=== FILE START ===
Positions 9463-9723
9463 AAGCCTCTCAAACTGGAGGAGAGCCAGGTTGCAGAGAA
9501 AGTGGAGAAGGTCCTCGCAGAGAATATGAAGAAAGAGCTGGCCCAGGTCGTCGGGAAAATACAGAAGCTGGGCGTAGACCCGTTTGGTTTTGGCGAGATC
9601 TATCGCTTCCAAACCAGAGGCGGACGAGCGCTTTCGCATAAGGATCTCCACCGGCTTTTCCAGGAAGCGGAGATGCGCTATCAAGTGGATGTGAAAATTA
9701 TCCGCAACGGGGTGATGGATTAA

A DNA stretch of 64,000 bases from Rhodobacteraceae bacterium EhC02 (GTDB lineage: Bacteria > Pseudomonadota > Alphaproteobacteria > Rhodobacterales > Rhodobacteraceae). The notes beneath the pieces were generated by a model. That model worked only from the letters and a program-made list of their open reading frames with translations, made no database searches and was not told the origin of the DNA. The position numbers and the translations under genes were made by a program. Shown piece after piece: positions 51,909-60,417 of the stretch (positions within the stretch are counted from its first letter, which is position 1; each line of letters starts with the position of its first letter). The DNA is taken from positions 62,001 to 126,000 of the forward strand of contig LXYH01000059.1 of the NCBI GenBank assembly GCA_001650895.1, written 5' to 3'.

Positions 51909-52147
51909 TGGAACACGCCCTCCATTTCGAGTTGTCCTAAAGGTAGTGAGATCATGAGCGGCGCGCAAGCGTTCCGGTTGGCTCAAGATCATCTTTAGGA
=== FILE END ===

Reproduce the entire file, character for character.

Positions 9463-9723
9463 AAGCCTCTCAAACTGGAGGAGAGCCAGGTTGCAGAGAA
9501 AGTGGAGAAGGTCCTCGCAGAGAATATGAAGAAAGAGCTGGCCCAGGTCGTCGGGAAAATACAGAAGCTGGGCGTAGACCCGTTTGGTTTTGGCGAGATC
9601 TATCGCTTCCAAACCAGAGGCGGACGAGCGCTTTCGCATAAGGATCTCCACCGGCTTTTCCAGGAAGCGGAGATGCGCTATCAAGTGGATGTGAAAATTA
9701 TCCGCAACGGGGTGATGGATTAA

A DNA stretch of 64,000 bases from Rhodobacteraceae bacterium EhC02 (GTDB lineage: Bacteria > Pseudomonadota > Alphaproteobacteria > Rhodobacterales > Rhodobacteraceae). The notes beneath the pieces were generated by a model. That model worked only from the letters and a program-made list of their open reading frames with translations, made no database searches and was not told the origin of the DNA. The position numbers and the translations under genes were made by a program. Shown piece after piece: positions 51,909-60,417 of the stretch (positions within the stretch are counted from its first letter, which is position 1; each line of letters starts with the position of its first letter). The DNA is taken from positions 62,001 to 126,000 of the forward strand of contig LXYH01000059.1 of the NCBI GenBank assembly GCA_001650895.1, written 5' to 3'.

Positions 51909-52147
51909 TGGAACACGCCCTCCATTTCGAGTTGTCCTAAAGGTAGTGAGATCATGAGCGGCGCGCAAGCGTTCCGGTTGGCTCAAGATCATCTTTAGGA